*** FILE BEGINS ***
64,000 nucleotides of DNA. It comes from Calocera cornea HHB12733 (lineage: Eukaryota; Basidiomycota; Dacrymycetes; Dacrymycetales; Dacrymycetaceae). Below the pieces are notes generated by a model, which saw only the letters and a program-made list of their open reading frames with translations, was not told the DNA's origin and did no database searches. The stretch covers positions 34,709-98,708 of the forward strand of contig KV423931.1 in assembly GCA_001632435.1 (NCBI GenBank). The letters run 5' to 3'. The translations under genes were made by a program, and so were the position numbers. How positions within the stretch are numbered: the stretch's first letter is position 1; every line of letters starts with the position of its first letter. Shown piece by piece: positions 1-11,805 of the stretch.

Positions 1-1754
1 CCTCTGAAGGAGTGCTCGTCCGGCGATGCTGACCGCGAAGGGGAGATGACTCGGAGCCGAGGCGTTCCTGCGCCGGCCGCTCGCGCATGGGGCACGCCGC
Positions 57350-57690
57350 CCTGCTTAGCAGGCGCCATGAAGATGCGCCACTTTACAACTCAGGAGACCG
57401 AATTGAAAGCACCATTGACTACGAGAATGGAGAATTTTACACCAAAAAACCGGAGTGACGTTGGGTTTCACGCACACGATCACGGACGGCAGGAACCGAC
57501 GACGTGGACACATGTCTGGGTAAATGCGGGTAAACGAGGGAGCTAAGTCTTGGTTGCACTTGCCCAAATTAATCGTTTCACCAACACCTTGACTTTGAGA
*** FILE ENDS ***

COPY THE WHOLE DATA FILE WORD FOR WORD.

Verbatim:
64,000 nucleotides of DNA. It comes from Calocera cornea HHB12733 (lineage: Eukaryota; Basidiomycota; Dacrymycetes; Dacrymycetales; Dacrymycetaceae). Below the pieces are notes generated by a model, which saw only the letters and a program-made list of their open reading frames with translations, was not told the DNA's origin and did no database searches. The stretch covers positions 34,709-98,708 of the forward strand of contig KV423931.1 in assembly GCA_001632435.1 (NCBI GenBank). The letters run 5' to 3'. The translations under genes were made by a program, and so were the position numbers. How positions within the stretch are numbered: the stretch's first letter is position 1; every line of letters starts with the position of its first letter. Shown piece by piece: positions 1-11,805 of the stretch.

Positions 1-1754
1 CCTCTGAAGGAGTGCTCGTCCGGCGATGCTGACCGCGAAGGGGAGATGACTCGGAGCCGAGGCGTTCCTGCGCCGGCCGCTCGCGCATGGGGCACGCCGC
Positions 57350-57690
57350 CCTGCTTAGCAGGCGCCATGAAGATGCGCCACTTTACAACTCAGGAGACCG
57401 AATTGAAAGCACCATTGACTACGAGAATGGAGAATTTTACACCAAAAAACCGGAGTGACGTTGGGTTTCACGCACACGATCACGGACGGCAGGAACCGAC
57501 GACGTGGACACATGTCTGGGTAAATGCGGGTAAACGAGGGAGCTAAGTCTTGGTTGCACTTGCCCAAATTAATCGTTTCACCAACACCTTGACTTTGAGA